11 Jan 5 Ways to Ensure Your Young Athlete is Competing Well

5 Ways to Ensure Your Young Athlete is Competing Well

As a parent or coach, you have the ability to either help or hinder your athlete’s pursuit of success in sport, as well as their overall wellness. A good coach ensures that mental and physical wellness are prioritized for their athletes, even if it means de-prioritizing performance and wins. This might mean reworking your definition of success, but in the long run, your athletes will perform better and be healthier, happier humans as a result.

When it comes to supporting physical and mental wellness, your goal should be helping athletes develop healthy habits, rather than quick fixes and win-at-all-costs mentalities. Here, the U.S. Anti-Doping Agency‘s Chief Science Officer, Matt Fedoruk, PhD, shares his top five ways to ensure your athletes are competing well and able to thrive in all areas.

1. Prioritize Rest and Recovery
“We’re conditioned to take this ‘more is better’ type of approach across the board, whether it’s around training, supplements or gear. But for a young athlete, we know adequate rest and recovery is more important than extra training hours,” says Fedoruk. Overtraining is common, especially for serious teen athletes who are focused on getting an athletic scholarship — but while training extra hours may pay off at first, it can have consequences that can take athletes out of the sport for the season or for life.

2. Encourage Multi-Sport Athletes
“These days, there is a lot of pressure to specialize in sport from a very young age,” says Fedoruk. As a coach, it’s tempting to want your athletes to be fully committed to your team and your sport. But that’s not the best long-term approach to success in sport or in life. “I know from the scientific literature as well as from personal experiences working with athletes that the best athletes are the most well-rounded athletes,” says Fedoruk. “Multi-sport athletes learn technical skills and gain the experience they need to figure out which sport is right for them. Multi-sport athletes are also more likely to stay in sports longer, which is especially important now as kids are dropping out of sport at very high rates.”

3. Skip the Supplements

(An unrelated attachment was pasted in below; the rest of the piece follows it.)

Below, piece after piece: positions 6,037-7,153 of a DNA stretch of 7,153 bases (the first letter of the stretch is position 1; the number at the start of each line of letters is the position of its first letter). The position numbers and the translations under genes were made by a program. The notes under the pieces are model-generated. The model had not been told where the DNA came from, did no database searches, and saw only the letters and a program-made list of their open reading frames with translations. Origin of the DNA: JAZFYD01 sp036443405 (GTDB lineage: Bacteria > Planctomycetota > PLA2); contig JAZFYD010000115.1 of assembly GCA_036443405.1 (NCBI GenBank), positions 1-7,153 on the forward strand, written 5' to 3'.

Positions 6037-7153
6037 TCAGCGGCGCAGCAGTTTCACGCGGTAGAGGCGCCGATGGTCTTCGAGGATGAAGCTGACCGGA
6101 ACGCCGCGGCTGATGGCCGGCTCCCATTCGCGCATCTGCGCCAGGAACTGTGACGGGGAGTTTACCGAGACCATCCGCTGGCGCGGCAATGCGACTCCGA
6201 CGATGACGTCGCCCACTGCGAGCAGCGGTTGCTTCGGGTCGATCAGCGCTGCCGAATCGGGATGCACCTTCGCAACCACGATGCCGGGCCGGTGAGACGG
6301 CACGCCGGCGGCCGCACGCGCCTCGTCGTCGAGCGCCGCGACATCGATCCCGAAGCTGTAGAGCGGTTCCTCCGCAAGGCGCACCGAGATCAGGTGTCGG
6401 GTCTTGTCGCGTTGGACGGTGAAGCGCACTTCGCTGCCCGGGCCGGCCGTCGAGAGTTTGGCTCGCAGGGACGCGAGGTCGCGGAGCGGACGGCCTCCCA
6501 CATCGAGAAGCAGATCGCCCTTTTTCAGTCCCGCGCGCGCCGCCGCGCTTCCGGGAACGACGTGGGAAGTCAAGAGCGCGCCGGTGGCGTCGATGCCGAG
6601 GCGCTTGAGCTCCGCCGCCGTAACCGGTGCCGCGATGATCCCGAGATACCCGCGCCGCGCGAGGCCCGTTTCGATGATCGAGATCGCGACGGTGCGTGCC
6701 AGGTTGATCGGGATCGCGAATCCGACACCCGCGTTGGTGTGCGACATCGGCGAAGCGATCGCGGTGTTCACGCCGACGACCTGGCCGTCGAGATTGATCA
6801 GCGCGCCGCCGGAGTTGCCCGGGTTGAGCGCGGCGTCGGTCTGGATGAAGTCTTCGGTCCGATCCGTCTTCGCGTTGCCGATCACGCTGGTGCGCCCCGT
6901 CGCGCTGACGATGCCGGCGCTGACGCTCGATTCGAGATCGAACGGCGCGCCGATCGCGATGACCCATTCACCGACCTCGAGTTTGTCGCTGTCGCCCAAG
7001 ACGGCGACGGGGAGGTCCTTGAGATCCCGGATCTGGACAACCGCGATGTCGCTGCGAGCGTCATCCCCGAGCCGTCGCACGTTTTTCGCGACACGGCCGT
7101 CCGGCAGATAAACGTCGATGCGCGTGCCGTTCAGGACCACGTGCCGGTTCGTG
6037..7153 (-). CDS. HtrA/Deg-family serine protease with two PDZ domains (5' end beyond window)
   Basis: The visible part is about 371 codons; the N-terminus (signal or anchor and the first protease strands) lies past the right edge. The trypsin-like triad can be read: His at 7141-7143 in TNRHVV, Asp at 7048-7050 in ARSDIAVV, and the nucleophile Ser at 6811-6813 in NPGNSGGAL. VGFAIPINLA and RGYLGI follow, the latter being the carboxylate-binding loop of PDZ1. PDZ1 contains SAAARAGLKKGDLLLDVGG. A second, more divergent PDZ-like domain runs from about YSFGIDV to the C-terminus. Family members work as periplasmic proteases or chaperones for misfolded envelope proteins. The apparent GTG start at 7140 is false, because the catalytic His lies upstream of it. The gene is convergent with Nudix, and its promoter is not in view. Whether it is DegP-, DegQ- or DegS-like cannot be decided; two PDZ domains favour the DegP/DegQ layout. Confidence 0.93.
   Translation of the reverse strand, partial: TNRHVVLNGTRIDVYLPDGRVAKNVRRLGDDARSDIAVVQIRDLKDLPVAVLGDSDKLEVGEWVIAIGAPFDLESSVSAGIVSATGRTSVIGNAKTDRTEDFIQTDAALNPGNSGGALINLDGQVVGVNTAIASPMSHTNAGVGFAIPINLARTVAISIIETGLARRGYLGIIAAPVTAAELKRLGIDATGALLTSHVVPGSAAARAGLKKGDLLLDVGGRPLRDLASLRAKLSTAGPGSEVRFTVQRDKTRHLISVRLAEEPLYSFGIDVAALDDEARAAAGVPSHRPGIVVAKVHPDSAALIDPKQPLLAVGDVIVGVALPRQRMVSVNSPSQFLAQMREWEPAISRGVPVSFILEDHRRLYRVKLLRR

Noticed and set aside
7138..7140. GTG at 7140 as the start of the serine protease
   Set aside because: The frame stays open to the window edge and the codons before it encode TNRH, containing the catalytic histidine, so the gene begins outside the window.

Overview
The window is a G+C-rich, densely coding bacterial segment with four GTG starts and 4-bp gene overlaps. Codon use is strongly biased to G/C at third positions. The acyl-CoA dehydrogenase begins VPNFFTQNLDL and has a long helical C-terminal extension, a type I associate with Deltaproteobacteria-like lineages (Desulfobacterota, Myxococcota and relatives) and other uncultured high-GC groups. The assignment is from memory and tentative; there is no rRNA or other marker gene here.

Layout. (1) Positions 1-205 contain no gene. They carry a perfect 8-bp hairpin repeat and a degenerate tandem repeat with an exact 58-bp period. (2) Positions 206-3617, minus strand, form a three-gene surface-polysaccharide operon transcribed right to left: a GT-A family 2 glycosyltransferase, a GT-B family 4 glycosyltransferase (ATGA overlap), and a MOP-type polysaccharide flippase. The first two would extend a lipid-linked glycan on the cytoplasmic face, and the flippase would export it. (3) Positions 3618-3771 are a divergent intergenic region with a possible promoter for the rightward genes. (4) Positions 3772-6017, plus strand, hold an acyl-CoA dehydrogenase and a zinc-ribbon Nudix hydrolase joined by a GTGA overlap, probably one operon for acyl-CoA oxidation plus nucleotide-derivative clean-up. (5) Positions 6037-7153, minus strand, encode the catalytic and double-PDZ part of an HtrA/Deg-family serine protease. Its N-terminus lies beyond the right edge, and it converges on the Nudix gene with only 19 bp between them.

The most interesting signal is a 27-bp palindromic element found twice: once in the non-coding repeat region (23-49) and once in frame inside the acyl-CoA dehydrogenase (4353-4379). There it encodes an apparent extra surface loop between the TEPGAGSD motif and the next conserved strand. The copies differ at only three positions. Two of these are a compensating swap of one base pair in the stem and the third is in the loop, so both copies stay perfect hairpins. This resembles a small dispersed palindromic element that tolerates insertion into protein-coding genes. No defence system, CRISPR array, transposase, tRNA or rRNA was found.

Supplements have become a common cure-all for many people and athletes. It might be tempting to buy into the big promises that supplements make, but in doing so, you’re encouraging the idea that a solution can be found in a pill — which we know isn’t the case!

“There are no magic bullets, and no supplement will be a shortcut to success. I think there’s a lot of pressure these days to cut corners, and we’re all pressed for time,” says Fedoruk. “But at the end of the day, parents and coaches need to take a step back and ask, ‘How do I best fuel my athlete to be successful?'” He suggests focusing on a food-first approachtry more red meat for athletes who may need more Iron or an extra serving of chicken or dairy for those looking to build muscle — and leaving any supplement recommendations to a physician or dietitian. If you do find that a supplement is ultimately necessary, try to stick to third-party certified supplements to reduce the risk of contamination and exposure to harmful ingredients.”

4. Invest in Mental Health
As a coach, you play a huge role in the mental health and well-being of your athletes. You can create positive change by bringing mental health experts in to speak to the team about game day nerves, goal-setting, and dealing with stress and anxiety. You can also create an open-door policy to encourage athletes to talk to you about anything they’re struggling with. And you can share resources with them that improve their understanding of what it means to be mentally well. Lastly, make sure that there is space for athletes to simply have fun during practice and even within competition. “Sport can help solve a lot of problems, but only if you as a coach are taking a holistic, positive, and fun approach to it,” Fedoruk adds.

5. Focus on Growth Instead of Outcomes
As coaches and parents, we know that sports can not only teach young athletes how to score a goal or run a mile, sports can teach them life lessons like leadership, perseverance, and goal-setting. An outcome-focused coach with a ‘win-at-all-costs’ mentality might see early results — but as the season wears on and athletes become tired, over-trained, or simply mentally exhausted from so much pressure to perform, the wins will start to wane and the athletes will suffer. Focusing on sustainable growth for your team, with an emphasis on effort and hard work rather than results, will result in athletes who bring more to their team and their community.

It’s tempting to simply push your athletes to win competitions and games at any cost, but the better long-term strategy is to focus on wellness, which leads to more happy, healthy lifelong athletes. That means ensuring athletes have the information and resources to make smart choices around food, mental health, rest, recovery, and even playing other sports.

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